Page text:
Who is that Christmas Devil called The Krampus?

Krampus? Do you know what a Krampus is or rather WHO Krampus is?

Last year, I wrote a post about Krampus making a comeback in Germany and Austria again. Little did I know then, that it would become known and popular in America. They even have a new movie release “Krampus” currently showing in theaters. I know who Krampus is only because I married a German and was introduced via my German family to this man or rather Christmas Devil. And let me tell you now, forget the bogeyman, Krampus is scary.
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When living and working in Germany, I had many Germans tell me how they didn’t even like celebrating St. Nicholas or Santa Claus because they had such bad memories correlated with Krampus. On December 5th, children in Germany put their shoes or boots outside for St. Nicholas to come and leave chocolate or small gifts. St. Nicholas Day, Nikolaustag, is December 6th and children look outside to see what sweets St. Nick left for them. However, if the children have been behaving badly then rods or twigs will be found in their shoes courtesy of Krampus who visited instead of St. Nick.

Krampus Run

In some towns in Germany, there is a Krampus Run where people dress up as a Krampus and parade through the town scaring children and some adults. It also happens that sometimes Krampus can be found visiting alongside St. Nicholas to the homes and places around town. Krampus can be seen carrying birch branches or whips which he uses to punish naughty children with, chains to symbolize the binding of him to the devil, or even a sack which it uses to kidnap children for drowning or transporting straight to Hell.

These Krampusse have captured badly behaved children
These Krampusse have captured badly behaved children

Origin of Krampus

Krampus is derived from the word Krampen, which is German for claw. In Norse mythology, Hel ruled the realm of the dead and Krampus was Hel’s son, but Krampus also shares some characteristics with some Greek mythology demonic creatures.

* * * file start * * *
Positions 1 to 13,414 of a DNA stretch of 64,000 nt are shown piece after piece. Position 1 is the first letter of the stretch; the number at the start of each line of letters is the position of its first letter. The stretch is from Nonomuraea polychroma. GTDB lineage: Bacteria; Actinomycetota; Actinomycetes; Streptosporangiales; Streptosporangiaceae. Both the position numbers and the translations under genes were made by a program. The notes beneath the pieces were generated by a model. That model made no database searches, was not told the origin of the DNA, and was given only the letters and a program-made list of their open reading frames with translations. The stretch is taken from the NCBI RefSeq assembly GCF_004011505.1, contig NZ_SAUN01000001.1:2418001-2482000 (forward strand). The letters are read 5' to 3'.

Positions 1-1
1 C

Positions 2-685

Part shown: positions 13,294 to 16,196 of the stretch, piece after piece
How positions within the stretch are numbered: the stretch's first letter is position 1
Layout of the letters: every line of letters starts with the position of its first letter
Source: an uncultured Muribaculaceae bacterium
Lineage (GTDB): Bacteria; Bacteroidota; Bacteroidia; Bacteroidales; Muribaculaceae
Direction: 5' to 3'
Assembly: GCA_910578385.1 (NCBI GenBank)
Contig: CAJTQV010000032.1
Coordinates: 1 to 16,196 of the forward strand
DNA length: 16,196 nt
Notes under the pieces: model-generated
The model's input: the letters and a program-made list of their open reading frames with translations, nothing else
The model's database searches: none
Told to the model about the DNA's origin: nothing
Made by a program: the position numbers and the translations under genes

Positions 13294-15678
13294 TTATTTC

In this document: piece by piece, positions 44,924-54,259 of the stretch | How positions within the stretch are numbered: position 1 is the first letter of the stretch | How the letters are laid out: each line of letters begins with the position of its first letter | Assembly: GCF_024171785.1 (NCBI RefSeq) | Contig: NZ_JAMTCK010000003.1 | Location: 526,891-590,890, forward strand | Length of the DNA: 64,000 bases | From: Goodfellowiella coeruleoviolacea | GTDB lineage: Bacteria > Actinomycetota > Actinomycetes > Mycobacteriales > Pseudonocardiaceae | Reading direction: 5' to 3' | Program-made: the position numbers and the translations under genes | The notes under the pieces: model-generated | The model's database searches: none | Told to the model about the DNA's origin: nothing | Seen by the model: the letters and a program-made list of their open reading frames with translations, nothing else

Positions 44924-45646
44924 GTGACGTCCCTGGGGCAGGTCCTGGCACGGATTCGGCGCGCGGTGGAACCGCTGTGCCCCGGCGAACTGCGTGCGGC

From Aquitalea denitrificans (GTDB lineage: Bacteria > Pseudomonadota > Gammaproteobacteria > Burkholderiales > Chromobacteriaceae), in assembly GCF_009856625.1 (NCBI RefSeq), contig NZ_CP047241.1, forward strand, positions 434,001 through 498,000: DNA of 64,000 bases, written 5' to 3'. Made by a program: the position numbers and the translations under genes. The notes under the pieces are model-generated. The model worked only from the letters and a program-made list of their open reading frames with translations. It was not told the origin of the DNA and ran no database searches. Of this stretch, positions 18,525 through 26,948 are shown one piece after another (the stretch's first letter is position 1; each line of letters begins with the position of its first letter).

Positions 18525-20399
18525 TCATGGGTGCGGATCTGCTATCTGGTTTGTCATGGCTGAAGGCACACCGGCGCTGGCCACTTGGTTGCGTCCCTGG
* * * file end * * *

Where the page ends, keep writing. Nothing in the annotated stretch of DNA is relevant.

What does Krampus look like?

Krampus is a horned figure that could represent something of devil imagery. It’s seriously scary and creepy all the way from its horned feet and demented goat like appearance down to its long pointed tongue

Krampus parade in Pörtschach am Wörthersee (2013) Photo: wikipedia.org/wiki/Krampus
Krampus parade in Pörtschach am Wörthersee (2013) Photo: wikipedia.org/wiki/Krampus

Want to join a Krampus Run?

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Dark Hour Haunted House, Plano, TX

Last year, 2014, I added the Krampus run to my bucket list. Well, guess what, this year, 2015, in Dallas, I’m getting the chance to mark that opportunity off my bucket list. If you are interested in checking out a Krampus Run or for this event: Krampus Walk 2015, 8pm, Wits End, Dallas, TX. At 8pm the walk will begin. Many will be meeting in a pub right at Wits End. Then everyone will walk East from there. There will be Krampusse all over the place, going in and out of pubs in groups and as individuals. Come join the fun! If you want to see if your city is having a Krampus Run, check out the Krampus Society for more information.

Pictures with Krampus

If parents think they have a hard time getting their kids to smile for pictures with sweet jolly Santa Claus imagine the difficulty with Krampus standing close by. Or wait, don’t just imagine….Plano, Tx, Sunday, December 13th, 1-4pm, at the Dark Hour Haunted House, for free you can have your picture, or your child’s picture, taken with Krampus.

Maybe my family will be seeing your family at the Krampus run or pictures with Krampus?

Tomorrow is our full German day experience in Dallas. Starting with the Christmas Market in Arlington and then the Christmas market at the German International School of Dallas to our Krampus Run. It’s going to be a fun and frightful day for our family.

The following is a great video showing a Krampus run in Munich, Germany. .
NY Times Video The Krampus Returns

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2 thoughts on “Who is that Christmas Devil called The Krampus?

  1. The Nikolaus and the Krampus just visited my 6 and 3 year old grandchildren. In Germany you can ask for the Nikolaus to come into your family with or without Krampus. You give a paper to the Nikolaus where you write down what you liked of your children´s behaviour the last year and what you want them to improve and Nikolaus will tell them. And when he´s finished, Krampus will give them a bag with some sweets and a little present. This Krampus doesn´t resemble anymore the Krampus of my childhood in the 1950 when we were really frightened by him.

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